The idea behind SuperNET is simple. Take a series of coins that offer genuine innovation and unique advantages. Take a set of services for which there are known and significant markets, and to which cryptocurrency brings new advantages. Put them together under one user-friendly roof and allow everyone to enjoy the collective benefits. So says Brandon Hurst, english author for bitcoinblog.de. To be fair: Brandon is not objective. He has been involved in SuperNET since the beginning and has a financial interest in the project. In this article he gives some insight in SuperNET.
by Brandon Hurst
Bitcoin, and crypto in general, have some problems. None are insurmountable, but the way we typically approach them sets us up for failure. Put simply, instead of collaborating to fix them and sharing the rewards, crypto communities can be fiercely tribal and competitive, to their own detriment. The SuperNET is a bold new initiative that seeks to bring together the best technology and the most attractive services under one roof, rewarding all involved.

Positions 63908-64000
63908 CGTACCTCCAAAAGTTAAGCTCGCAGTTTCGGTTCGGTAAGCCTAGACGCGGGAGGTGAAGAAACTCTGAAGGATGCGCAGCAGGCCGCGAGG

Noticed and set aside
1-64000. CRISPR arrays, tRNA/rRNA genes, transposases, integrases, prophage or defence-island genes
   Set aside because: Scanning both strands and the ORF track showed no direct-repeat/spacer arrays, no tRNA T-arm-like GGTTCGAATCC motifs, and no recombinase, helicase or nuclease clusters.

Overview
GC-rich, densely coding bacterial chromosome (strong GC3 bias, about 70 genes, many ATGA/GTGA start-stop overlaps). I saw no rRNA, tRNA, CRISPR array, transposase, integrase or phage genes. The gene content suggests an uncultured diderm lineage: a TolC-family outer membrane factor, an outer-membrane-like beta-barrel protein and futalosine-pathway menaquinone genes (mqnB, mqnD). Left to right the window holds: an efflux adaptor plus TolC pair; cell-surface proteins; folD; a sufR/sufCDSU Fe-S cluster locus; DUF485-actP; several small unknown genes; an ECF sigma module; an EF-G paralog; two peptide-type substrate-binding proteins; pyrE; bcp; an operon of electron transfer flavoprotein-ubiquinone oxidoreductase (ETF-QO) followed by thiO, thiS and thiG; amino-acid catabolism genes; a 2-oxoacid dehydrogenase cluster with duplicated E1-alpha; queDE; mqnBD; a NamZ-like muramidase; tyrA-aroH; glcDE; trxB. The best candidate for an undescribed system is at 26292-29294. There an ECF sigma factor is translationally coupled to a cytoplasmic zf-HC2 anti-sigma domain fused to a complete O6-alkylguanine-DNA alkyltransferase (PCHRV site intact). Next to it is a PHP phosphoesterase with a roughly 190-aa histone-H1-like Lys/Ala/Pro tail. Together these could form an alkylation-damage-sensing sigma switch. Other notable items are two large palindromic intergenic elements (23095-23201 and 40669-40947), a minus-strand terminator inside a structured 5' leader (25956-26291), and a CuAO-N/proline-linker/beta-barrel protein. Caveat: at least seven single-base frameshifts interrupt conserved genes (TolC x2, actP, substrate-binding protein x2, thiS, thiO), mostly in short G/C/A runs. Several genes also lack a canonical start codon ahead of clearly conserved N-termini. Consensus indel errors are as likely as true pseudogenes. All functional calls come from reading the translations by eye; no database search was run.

Bitcoin is king of crypto and isn’t going anywhere any time soon. Its immense network effect means that no altcoin has a chance of unseating it in the near future, and possibly for many years – if ever. Yet the long bear market of 2014 tells us that this doesn’t make it invincible. Unless new money comes into crypto (with Bitcoin being the biggest beneficiary of that investment), it will struggle to advance beyond a niche interest. To do that, crypto must offer users something, or many things, that fiat cannot.
Unfortunately, whilst Bitcoin’s wide use make it relatively robust, this also means it is less able to adapt – development has slowed to a near-standstill. Politically, Bitcoin is a disaster, since changes to the protocol are invariably controversial and are therefore rarely made.
Altcoins, on the other hand, are highly adaptable. With small, agile communities and low market caps, they can innovate in a way that Bitcoin never will again. But, of course, they lack its vast user base. If you want to create a new service or feature – whether that is a coin with outstanding privacy technology, a decentralised store or a killer poker app that has no respect for borders or jurisdictions – there are likely faster and more suitable coins to base it on or around.
Zero-sum economics vs collaborating to succeed